A court in Cambodia yesterday said that four Chinese nationals have been charged with crimes related to a building collapse that killed 28 construction workers who were sleeping in the unfinished structure that doubled as their housing.
The building’s owner was charged with unintentional homicide, involuntarily causing injuries and aggravating circumstances that cause injury, the Preah Sihanouk Provincial Court said.
The builder and the building site managers were charged with conspiracy to commit those crimes.
The four were put in pretrial detention. The aggravating circumstances charge carries a penalty of five to 10 years in prison and the unintentional homicide charge carries a penalty of up to three years in jail.
The unfinished seven-story condominium collapsed early on Saturday as the workers slept on the second floor.
Survivors said that they heard a loud noise and felt the building vibrate just before it fell.
Authorities have not said what caused the collapse, and the court did not explain the basis of the charges in detail.
Rescuers found the last two survivors and the final victims on Monday. In addition to the dead, another 26 workers were injured.
The project was in Sihanoukville, a thriving beach resort town that has seen a boom of Chinese-funded projects in the past several years as part of wider wave of Chinese investment and influence in the impoverished Southeast Asian nation.
Chinese businesses have invested several billion US dollars in sectors such as tourism, real estate, agriculture, seaports and casinos. Several skyscrapers and other big property developments in the capital, Phnom Penh, in Sihanoukville and Koh Kong island have been financed and constructed by Chinese companies.
However, Chinese investors have attracted criticism in the past few years as their influence in the country grows.
Cambodia has been increasingly reliant on Chinese aid and investment, and at the same time has become a close political ally of Beijing, supporting its positions in regional and international affairs.
That has allowed Cambodian Prime Minister Hun Sen, who has been in power for more than 30 years, to be less reliant on aid from Western countries that insist that human rights and democratic principles be observed.
Much of Cambodia’s infrastructure in the past few years has been financed by China and Chinese companies.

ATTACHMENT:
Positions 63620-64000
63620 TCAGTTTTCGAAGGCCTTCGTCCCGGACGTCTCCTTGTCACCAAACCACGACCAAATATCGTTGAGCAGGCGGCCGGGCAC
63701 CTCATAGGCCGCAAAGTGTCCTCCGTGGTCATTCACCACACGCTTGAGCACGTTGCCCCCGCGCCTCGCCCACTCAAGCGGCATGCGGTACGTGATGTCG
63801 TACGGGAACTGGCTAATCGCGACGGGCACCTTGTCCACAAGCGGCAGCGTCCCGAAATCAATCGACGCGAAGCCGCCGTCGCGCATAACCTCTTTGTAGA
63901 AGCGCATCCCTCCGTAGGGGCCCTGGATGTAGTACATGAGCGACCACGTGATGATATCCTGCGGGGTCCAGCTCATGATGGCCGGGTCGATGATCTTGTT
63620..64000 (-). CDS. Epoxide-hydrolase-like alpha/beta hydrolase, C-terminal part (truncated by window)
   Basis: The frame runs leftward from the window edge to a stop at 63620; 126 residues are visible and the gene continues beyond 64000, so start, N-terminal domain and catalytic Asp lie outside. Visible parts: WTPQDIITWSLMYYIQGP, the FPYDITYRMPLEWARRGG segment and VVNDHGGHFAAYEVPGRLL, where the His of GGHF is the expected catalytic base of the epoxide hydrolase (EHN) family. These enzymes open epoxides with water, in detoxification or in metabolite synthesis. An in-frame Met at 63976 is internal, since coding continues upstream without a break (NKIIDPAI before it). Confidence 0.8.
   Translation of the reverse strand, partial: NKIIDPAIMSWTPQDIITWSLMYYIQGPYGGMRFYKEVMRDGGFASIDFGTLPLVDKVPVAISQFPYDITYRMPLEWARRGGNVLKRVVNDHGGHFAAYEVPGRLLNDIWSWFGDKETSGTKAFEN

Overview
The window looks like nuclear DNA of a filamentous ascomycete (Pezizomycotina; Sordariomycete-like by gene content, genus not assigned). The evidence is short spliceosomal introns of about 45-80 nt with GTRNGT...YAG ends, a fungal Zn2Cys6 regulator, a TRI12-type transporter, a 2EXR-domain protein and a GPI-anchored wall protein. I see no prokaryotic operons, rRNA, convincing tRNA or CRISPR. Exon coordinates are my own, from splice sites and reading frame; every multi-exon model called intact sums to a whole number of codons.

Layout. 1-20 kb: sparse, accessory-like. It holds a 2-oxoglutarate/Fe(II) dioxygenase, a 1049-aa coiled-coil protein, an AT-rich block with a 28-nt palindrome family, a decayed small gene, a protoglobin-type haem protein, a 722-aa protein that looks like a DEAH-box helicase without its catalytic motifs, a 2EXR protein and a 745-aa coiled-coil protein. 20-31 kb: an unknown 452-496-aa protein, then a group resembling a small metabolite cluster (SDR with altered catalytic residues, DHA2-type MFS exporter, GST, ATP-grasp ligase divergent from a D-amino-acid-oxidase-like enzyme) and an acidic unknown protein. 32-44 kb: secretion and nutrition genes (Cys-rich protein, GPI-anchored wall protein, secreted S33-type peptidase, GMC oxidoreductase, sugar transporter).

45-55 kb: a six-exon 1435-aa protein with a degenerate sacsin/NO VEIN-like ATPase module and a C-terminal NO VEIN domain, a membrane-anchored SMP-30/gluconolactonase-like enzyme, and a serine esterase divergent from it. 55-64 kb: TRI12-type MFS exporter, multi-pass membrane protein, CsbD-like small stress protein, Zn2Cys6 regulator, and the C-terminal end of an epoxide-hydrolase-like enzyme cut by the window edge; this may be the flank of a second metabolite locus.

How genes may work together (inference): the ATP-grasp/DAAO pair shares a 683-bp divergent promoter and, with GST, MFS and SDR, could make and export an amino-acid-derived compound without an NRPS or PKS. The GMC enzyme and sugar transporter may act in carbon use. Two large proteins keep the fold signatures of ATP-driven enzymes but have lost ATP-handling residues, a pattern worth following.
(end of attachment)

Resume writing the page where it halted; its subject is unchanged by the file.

WARNINGS OVER COMPLACENCY: The curves of new infections in numerous countries is climbing, while others see the the first new infections in months Spikes in COVID-19 infections in Asia have dispelled any notion that the region might be over the worst, with Australia and India yesterday reporting record daily infections, Vietnam fretting over a new surge and North Korea urging vigilance. Asian nations had largely prided themselves on rapidly containing initial outbreaks after the coronavirus emerged in central China late last year, but flare-ups this month have shown the danger of complacency. “We’ve got to be careful not to slip into some idea that there’s some golden immunity that Australia has in relation to this virus,” Australian Prime Minister Scott Morrison told reporters. Australia recorded its
EVOLVING SITUATION: Of the latest cases, 23 percent were found to be asymptomatic, but the coronavirus strain in Da Nang is more contagious, authorities said A COVID-19 outbreak that began in the Vietnamese city of Da Nang more than a week ago has spread to at least four city factories with a combined workforce of about 3,700, state media reported yesterday. Four cases were found at the plants in different industrial parks in the central city that collectively employ 77,000 people, the Lao Dong newspaper said. Vietnam, praised widely for its decisive measures to combat the novel coronavirus since it first appeared in late January, is battling new clusters of infection having gone for more than three months without detecting any domestic transmissions. Authorities yesterday reported one new
‘COVIDIOTS’: Politicians condemned the protest that came amid surging infections in the country, while a marcher said government-induced fear weakened the body Loudly chanting their opposition to masks and vaccines, thousands of people on Saturday gathered in Berlin to protest against COVID-19 restrictions before being dispersed by police. Police put turnout at about 20,000 — well below the 500,000 organizers had announced as they urged a “day of freedom” from months of virus curbs. Despite Germany’s comparatively low toll, authorities are concerned at a rise in infections over the past few weeks and politicians took to social media to criticize the rally as irresponsible. “We are the second wave,” shouted the crowd, a mixture of hard left and right and conspiracy theorists, as they converged
The Australian government yesterday said that it plans to give Google and Facebook three months to negotiate with media businesses fair pay for news content. In releasing a draft of a mandatory code of conduct, Canberra aims to succeed where other nations have failed in making tech firms pay for news siphoned from commercial media companies. Australian Treasurer Josh Frydenberg said that Google and Facebook would be the first platforms targeted by the proposed legislation, but others could follow. “It’s about a fair go for Australian news media businesses, it’s about ensuring that we have increased competition, increased consumer protection and a sustainable